The Party Wall Act applies where someone wishes to carry out building work to a wall that separates your house from your neighbour’s property – as well as construction work that’s close to a boundary.
This might involve the erection of a new building, changes to an existing property or even excavating within 6 metres of an adjoining property or boundary.
For example, if you want to install the end of a beam into a party wall, dig new foundations or remove an adjoining chimney breast, it’s advisable to appoint a professional Party Wall Surveyor who can serve the necessary Notices and arrange a subsequent ‘Award’ in accordance with the Act.
Or you might want to download this free RICS pdf guide: RICS-consumer-guide-Party-Walls
Architectural Design Services
Architectural design experts can help you with everything from a small extension to new self-build home. Qualified architects are members of RIBA. But choosing a professional designer to draw up your plans doesn’t necessarily mean having to appoint an architect. For example, some building surveyors (MRICS or FRICS) provide architectural services. As well as drawing up plans, they can write a specification and tender the job.
What matters most is finding someone with the right experience and knowledge to do a good job. So here you will find a range of professional local designers in your area to choose from.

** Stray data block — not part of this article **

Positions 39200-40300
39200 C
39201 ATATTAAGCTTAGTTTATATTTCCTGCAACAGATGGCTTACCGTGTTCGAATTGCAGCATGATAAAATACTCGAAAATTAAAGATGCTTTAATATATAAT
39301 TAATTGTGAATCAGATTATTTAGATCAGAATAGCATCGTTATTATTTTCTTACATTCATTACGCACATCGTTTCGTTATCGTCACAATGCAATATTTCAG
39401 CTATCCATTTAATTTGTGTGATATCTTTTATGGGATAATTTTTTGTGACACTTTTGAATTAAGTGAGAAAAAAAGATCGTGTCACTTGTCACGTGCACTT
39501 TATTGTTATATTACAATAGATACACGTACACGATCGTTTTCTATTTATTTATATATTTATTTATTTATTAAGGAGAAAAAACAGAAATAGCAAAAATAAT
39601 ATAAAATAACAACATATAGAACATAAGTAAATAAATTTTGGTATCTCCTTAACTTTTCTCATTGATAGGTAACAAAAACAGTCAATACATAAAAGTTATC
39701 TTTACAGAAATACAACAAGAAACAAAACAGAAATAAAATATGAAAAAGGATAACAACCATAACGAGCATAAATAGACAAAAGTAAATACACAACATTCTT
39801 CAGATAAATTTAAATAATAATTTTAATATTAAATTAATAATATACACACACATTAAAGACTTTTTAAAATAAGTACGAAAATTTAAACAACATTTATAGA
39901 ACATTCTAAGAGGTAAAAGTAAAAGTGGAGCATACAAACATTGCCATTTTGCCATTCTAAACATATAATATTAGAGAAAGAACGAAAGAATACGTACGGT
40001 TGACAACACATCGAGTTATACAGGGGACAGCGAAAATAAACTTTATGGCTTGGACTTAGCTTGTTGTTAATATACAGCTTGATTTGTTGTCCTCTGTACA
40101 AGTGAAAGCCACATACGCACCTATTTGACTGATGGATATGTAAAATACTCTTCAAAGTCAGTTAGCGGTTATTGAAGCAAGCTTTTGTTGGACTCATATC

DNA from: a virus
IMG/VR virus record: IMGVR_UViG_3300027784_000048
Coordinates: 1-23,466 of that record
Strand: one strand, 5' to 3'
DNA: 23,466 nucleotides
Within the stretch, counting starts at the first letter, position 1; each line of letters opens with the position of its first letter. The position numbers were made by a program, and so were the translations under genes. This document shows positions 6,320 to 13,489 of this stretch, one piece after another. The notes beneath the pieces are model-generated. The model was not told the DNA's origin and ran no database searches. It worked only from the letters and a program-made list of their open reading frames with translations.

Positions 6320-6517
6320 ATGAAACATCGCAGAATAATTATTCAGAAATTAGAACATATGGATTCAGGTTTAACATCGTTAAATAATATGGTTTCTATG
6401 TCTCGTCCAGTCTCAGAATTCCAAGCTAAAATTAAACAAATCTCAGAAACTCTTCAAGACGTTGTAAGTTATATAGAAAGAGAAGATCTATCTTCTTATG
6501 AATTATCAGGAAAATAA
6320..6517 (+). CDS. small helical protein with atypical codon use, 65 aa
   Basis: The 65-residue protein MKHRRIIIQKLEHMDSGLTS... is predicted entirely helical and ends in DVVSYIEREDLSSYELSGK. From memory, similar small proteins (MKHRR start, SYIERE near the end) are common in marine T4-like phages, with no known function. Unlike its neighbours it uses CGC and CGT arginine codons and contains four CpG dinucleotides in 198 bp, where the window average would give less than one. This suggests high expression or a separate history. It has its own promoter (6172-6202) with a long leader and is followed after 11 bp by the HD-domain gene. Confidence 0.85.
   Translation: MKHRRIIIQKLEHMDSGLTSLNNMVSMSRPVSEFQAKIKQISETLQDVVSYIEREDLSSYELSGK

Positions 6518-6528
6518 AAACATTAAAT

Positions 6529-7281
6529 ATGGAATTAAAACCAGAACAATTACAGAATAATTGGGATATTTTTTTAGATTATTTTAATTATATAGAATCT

Designers should be able to advise on complying with relevant legislation. For larger projects most can also perform the role of project manager and administer the contract fairly between the employer and building contractor on site, up to completion.
They will know what information to submit for planning and Building Regulations applications, and should be able to guide clients through more complex planning issues, such as repairs to Listed buildings.
Factors to consider include:-
- Is your project big or small?
- Do you just want drawings for design purposes and a planning application?
- Do you also want (more complex) drawings for a Building Regulations application?
- Do you want them to manage the project on site?
- Do you need someone experienced in conservation of historic buildings?
Local designers should already be familiar with your council’s planning policies and how to overcome technical queries with the Building Regulations. Ask for a ‘free consultation’ to discuss your ideas in more detail. Ask to see examples of previous work, drawings and completed buildings.